I am also grateful for the comments of my noble friend Lady Carnegy and for her support. She pointed the way to an important issue; that is, that the public is already concerned and will become even more concerned as it learns more about the Bill and the operation of the list of 32 offences to which dual criminality now no longer applies. Along with my noble friend, I was concerned about the lines of argument being developed by the Minister. They began by being rooted in fact, but then seemed to move to another sphere which we shall need to look at.
The first was that the list of 32 offences is important because it is important that people face justice. That reflects the oft-repeated argument: why should one commit an offence overseas and not have to face justice for it? However, equating justice with criminal proceedings is not always the happiest of circumstances, but we shall let that pass.
Surely the logical extension of the Minister's argument would be to say that there should not be a list of only 32 offences for which one loses dual criminality. If the argument that people must face justice whatever the consequences is so strong, then one would move eventually to argue that dual criminality could be set aside for all offences, not only for the 32 on the list. I am aware that that was not the
When responding to my noble friend Lady Carnegy, the Minister referred in particular to denial of the Holocaust. The noble Lord, Lord Wedderburn, made the important point that that is an important and significant offence, but we need to know about other offences. It is easy to pick on such an offence, one which would arouse disgust in any normal person in this country, but in worrying about something like that, it is possible to ignore debate on the broader issues. I was grateful to the Minister for what I thought was an offer made in his response that the Government would try to list what other offences might similarly be considered as offences of xenophobia throughout the EU. That kind of response would inform our future debates.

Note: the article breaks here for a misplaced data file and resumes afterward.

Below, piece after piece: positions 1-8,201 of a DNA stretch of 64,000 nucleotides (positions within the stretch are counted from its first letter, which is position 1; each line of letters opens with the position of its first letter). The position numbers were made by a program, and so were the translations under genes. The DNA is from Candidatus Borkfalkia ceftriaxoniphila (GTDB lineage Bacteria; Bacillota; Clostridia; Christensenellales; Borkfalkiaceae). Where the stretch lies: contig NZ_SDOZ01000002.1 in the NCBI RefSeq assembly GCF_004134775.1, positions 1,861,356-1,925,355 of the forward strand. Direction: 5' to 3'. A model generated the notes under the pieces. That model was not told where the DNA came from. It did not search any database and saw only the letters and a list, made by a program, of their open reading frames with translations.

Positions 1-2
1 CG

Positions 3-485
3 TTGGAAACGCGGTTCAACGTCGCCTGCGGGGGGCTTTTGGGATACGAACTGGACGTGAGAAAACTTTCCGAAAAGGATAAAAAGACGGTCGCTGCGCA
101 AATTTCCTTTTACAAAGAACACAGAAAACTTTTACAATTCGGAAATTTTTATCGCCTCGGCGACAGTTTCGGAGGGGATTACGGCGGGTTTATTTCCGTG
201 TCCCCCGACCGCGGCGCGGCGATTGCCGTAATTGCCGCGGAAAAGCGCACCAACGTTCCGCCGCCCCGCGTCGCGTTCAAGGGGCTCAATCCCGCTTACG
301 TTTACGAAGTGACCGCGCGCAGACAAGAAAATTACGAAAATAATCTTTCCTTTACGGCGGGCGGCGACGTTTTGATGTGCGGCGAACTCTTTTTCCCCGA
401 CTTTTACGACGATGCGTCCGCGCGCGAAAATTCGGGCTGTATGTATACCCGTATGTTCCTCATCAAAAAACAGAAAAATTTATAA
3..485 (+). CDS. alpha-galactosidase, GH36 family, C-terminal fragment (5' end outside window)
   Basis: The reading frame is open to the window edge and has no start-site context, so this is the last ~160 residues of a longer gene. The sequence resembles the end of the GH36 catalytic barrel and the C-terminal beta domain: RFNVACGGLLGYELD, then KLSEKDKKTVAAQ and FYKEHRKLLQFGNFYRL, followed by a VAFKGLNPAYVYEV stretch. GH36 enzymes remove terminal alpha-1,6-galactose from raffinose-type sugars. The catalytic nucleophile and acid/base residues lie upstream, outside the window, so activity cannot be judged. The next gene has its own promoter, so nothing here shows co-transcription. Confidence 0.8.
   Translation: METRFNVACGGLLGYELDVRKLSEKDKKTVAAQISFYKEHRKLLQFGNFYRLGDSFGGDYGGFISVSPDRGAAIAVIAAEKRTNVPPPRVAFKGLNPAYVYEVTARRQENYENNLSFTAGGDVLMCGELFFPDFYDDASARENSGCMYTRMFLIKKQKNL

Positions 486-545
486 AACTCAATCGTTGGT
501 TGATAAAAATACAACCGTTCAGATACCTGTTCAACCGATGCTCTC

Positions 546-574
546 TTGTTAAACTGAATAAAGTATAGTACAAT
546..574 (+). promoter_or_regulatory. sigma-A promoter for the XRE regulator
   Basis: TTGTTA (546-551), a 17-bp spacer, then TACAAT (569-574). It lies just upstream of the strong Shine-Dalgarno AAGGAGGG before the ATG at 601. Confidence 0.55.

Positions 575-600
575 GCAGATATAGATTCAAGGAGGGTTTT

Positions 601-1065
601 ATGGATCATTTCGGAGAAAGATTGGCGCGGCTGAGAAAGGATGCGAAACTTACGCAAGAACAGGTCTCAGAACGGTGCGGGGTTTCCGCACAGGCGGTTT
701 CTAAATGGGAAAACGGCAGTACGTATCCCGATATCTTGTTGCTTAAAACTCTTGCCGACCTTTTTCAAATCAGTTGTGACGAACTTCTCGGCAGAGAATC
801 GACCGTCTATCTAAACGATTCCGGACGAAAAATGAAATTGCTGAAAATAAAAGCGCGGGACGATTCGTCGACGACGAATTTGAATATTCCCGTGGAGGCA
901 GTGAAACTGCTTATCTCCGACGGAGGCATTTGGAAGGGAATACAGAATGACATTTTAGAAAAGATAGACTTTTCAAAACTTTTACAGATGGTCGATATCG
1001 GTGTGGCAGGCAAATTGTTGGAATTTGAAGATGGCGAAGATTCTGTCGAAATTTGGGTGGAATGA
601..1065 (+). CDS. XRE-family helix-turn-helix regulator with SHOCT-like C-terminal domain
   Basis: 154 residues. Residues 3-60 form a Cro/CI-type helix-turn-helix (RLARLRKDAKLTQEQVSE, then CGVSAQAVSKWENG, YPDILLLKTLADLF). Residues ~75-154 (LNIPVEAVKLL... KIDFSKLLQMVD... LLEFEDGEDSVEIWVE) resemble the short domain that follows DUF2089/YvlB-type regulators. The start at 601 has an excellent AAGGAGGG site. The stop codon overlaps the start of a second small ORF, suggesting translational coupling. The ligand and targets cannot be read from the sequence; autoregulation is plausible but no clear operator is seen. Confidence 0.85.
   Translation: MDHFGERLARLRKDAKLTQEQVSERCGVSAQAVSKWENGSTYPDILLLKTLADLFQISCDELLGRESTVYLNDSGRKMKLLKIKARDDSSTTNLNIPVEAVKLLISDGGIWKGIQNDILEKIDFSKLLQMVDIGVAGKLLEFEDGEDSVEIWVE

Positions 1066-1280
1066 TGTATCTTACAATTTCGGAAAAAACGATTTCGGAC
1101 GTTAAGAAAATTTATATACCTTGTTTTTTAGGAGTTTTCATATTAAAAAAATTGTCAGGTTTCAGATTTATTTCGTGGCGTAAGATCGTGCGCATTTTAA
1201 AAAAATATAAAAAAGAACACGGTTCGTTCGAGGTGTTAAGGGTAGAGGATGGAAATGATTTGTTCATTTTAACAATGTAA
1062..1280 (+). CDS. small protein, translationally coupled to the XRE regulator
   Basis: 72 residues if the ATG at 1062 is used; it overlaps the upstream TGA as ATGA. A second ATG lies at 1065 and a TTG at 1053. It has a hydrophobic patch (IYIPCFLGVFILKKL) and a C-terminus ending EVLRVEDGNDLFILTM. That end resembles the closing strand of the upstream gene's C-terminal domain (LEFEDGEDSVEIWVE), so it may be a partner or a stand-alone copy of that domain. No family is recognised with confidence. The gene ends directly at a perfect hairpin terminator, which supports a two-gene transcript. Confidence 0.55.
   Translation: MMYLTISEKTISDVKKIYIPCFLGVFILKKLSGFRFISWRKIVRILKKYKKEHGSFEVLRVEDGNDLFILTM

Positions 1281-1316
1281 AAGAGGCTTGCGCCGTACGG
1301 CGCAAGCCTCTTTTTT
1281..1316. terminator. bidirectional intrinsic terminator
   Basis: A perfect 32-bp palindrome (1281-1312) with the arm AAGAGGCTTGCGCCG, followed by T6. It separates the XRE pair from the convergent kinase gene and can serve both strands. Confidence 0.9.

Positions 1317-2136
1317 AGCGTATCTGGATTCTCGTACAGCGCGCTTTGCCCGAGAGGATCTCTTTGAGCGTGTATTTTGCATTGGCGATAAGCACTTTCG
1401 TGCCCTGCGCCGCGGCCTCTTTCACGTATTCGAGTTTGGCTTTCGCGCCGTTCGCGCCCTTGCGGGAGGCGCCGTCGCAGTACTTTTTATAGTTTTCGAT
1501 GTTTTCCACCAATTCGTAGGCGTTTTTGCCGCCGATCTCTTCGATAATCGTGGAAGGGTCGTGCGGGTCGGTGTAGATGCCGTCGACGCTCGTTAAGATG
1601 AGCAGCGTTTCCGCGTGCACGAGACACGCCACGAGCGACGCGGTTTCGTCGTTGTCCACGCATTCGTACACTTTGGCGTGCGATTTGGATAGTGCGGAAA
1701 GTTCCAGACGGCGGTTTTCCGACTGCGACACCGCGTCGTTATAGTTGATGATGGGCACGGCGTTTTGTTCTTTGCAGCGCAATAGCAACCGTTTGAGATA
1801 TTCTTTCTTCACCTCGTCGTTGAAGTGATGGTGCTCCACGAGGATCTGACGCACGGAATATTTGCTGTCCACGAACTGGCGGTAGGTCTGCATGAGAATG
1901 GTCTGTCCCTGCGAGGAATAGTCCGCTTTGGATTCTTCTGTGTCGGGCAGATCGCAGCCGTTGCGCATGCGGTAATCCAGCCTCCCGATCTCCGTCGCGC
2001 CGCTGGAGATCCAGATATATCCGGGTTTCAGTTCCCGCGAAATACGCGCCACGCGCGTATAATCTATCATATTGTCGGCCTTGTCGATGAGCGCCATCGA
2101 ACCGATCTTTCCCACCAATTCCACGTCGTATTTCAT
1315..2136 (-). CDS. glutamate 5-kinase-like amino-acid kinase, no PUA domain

Lord Filkin: The noble Baroness is most gracious to infer from my body language that I want to put this point on record. The reason we have a debate about xenophobia is that it is one on the list of 32 offences to which people often respond: "If it is all silly, why should it be there at all?". That was why I sought to see whether there was anything else of more substance, over and above the issue of Holocaust denial raised by my noble friend Lord Wedderburn.
Again for the record, the thrust or drift suggested by the noble Baroness, Lady Anelay, is not the Government's position. It is also not the intent of other member statesso much so that there is a unanimity lock on adding to the 32 generic offences. I do not need to say how difficult it is to achieve unanimity in the Justice and Home Affairs Committee to indicate the strength that that lock implies in practice.
That is our position. We do not see this as a process of elision; but, for a limited range of offences, it is right and proper to waive the dual criminality test, which is the normal basis of our processes. We shall return to those issues later in our debates on the Bill.